The Neon Boneyard

The Neon Boneyard, where old signs go to die.

 

Ever since I visited the American Sign Museum in Cincinnati, I’ve been fascinated with old neon signs. So many of us are able to immediately elicit an image of neon signs in our mind when we hear the words, but we’re probably unaware of just how scarce neon signs are becoming in this digital LED age.

Take a look at this picture of the Las Vegas Strip:

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There’s very little neon, if any, pictured here.

You start to realize that neon signs are a thing of the past. Luckily, it’s been preserved in places like the American Sign Museum and the Neon Boneyard. The background and artistry of neon signs is fascinating. Try to visit at least one of these archives, if not both.

While the American Sign Museum is mostly an indoor museum, the Neon Boneyard is outdoors. Visitors are warned to wear closed-toe shoes and stay on the path because there is broken glass and some jagged metal around the signs. At the Neon Boneyard, the signs are left to the elements and are deteriorating with time.

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But the stories and inspiration behind the signs is kept intact. The Neon Boneyard holds tours day and night so that visitors can learn more about iconic signs such as my favorite, the STARDUST sign inspired by the almost daily views of atomic testing happening nearby, a year after Russia revealed Sputnik.

But all the signs have a story behind them.

Which sign(s) intrigue you?

14 responses to “The Neon Boneyard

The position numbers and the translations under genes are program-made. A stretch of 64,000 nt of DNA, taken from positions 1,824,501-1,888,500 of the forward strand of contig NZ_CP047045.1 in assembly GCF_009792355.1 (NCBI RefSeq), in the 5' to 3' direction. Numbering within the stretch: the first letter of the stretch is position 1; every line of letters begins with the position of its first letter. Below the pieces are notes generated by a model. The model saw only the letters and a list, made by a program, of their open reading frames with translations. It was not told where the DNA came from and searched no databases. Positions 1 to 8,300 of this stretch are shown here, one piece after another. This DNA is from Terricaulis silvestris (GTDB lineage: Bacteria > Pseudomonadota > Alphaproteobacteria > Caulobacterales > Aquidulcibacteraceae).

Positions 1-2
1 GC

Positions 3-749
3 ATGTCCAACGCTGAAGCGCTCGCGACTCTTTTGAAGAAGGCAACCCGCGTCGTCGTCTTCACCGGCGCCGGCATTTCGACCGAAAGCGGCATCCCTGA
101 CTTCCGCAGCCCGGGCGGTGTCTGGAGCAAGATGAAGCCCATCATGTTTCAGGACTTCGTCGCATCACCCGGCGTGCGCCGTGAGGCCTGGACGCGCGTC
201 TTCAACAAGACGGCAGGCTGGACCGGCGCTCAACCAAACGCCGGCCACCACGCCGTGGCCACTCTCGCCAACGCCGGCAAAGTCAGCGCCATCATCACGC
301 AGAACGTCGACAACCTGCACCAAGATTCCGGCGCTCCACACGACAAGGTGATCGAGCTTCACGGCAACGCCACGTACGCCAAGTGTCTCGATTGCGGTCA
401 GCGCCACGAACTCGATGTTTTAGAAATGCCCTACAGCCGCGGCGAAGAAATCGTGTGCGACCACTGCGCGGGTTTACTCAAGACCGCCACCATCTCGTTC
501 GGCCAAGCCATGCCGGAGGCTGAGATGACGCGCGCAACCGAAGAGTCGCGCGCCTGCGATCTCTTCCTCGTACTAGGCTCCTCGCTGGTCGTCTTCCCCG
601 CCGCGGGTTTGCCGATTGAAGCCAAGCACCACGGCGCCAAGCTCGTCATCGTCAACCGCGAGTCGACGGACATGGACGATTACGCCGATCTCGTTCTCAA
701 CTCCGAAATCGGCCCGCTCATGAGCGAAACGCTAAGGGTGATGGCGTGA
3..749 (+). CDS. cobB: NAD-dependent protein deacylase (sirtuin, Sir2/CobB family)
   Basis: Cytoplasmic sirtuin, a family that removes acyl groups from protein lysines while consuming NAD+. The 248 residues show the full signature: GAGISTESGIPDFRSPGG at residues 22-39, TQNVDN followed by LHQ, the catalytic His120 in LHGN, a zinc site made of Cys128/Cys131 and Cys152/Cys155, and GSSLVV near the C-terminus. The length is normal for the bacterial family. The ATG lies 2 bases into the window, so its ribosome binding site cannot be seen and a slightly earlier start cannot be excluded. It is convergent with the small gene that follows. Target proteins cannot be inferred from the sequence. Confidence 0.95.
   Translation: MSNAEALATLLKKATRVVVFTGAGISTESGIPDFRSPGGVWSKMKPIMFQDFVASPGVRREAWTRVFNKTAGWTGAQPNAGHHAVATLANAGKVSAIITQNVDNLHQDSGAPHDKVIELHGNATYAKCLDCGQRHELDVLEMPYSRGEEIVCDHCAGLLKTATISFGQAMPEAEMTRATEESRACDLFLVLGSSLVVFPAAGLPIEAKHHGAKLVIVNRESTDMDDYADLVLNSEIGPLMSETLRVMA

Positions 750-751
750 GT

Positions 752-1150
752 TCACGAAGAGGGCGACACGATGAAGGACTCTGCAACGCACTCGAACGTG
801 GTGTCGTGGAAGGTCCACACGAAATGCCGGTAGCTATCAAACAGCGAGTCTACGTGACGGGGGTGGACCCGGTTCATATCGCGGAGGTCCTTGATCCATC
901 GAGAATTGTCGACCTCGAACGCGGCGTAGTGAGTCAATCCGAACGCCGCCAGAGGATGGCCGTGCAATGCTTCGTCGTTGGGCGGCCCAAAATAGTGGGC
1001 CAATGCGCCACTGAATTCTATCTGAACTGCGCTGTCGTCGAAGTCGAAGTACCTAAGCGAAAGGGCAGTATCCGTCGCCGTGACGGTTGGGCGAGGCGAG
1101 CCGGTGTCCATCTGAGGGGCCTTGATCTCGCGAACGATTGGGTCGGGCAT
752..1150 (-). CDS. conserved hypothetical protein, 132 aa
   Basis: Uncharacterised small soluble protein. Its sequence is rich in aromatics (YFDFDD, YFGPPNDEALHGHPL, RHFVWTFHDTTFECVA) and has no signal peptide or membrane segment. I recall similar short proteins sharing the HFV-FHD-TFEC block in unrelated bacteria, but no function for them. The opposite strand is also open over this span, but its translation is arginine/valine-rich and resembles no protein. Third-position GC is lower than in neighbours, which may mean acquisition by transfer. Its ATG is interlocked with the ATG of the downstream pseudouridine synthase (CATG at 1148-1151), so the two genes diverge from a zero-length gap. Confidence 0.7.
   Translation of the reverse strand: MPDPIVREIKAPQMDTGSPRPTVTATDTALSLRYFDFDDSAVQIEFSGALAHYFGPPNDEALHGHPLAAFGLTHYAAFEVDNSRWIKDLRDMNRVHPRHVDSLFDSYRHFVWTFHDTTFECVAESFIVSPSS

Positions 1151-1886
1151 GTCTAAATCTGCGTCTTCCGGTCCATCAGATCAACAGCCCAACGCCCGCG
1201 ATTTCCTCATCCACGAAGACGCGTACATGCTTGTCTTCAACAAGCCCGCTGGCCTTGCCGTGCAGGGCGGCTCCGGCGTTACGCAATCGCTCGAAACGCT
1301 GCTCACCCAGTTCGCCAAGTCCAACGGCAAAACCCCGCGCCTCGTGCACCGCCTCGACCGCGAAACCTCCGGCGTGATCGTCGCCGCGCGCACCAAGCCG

1. The museum sounds like a fascinating place to visit, Juliann, perfect for us who still have a tinge of nostalgia for the old days. I was in Vegas when neon still ruled.:) If you get back there, BTW, you can still find the neon signs in the historic part of town. –Curt

  2. I’m assuming neon signs have been dying off since they’re less sustainable and use more electricity than LED lights? Last time I was in Vegas, I noticed that it felt a lot less tacky and blingy than I remembered. I guess I just found out why that was!

  3. Quite a nostalgia trip. A quick read on the rise and fall of neon lighting is fascinating. Who would have imagined it in (say) 1970? I’m intrigued by ‘ghost’ signs – those that remain in their original form but which have long ceased to have relevance.

  4. I think it’s nice that they repurposed old signs into a museum rather than tossing them away on a random landfill. I kinda like the new LED lights better though for its energy efficiency

  5. I’ve heard about this place quite often from those visiting Las Vegas. It is a cool sight to visit and photograph! Do you know if they signs light up at night?

  6. I like the yucca sign, cause that’s a food in Spanish haha. Such a cool place! Reminds me a little of Cadillac Ranch in Texas.

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